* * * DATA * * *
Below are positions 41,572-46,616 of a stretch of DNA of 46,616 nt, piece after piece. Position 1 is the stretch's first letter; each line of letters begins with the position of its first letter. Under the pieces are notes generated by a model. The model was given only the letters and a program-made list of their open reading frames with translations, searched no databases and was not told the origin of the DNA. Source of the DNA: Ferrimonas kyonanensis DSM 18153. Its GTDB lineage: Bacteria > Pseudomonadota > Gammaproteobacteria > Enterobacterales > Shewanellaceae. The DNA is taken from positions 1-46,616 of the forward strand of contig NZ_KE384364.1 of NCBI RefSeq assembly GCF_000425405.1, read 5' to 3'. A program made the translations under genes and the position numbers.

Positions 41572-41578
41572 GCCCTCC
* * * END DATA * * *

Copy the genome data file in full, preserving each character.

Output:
Below are positions 41,572-46,616 of a stretch of DNA of 46,616 nt, piece after piece. Position 1 is the stretch's first letter; each line of letters begins with the position of its first letter. Under the pieces are notes generated by a model. The model was given only the letters and a program-made list of their open reading frames with translations, searched no databases and was not told the origin of the DNA. Source of the DNA: Ferrimonas kyonanensis DSM 18153. Its GTDB lineage: Bacteria > Pseudomonadota > Gammaproteobacteria > Enterobacterales > Shewanellaceae. The DNA is taken from positions 1-46,616 of the forward strand of contig NZ_KE384364.1 of NCBI RefSeq assembly GCF_000425405.1, read 5' to 3'. A program made the translations under genes and the position numbers.

Positions 41572-41578
41572 GCCCTCC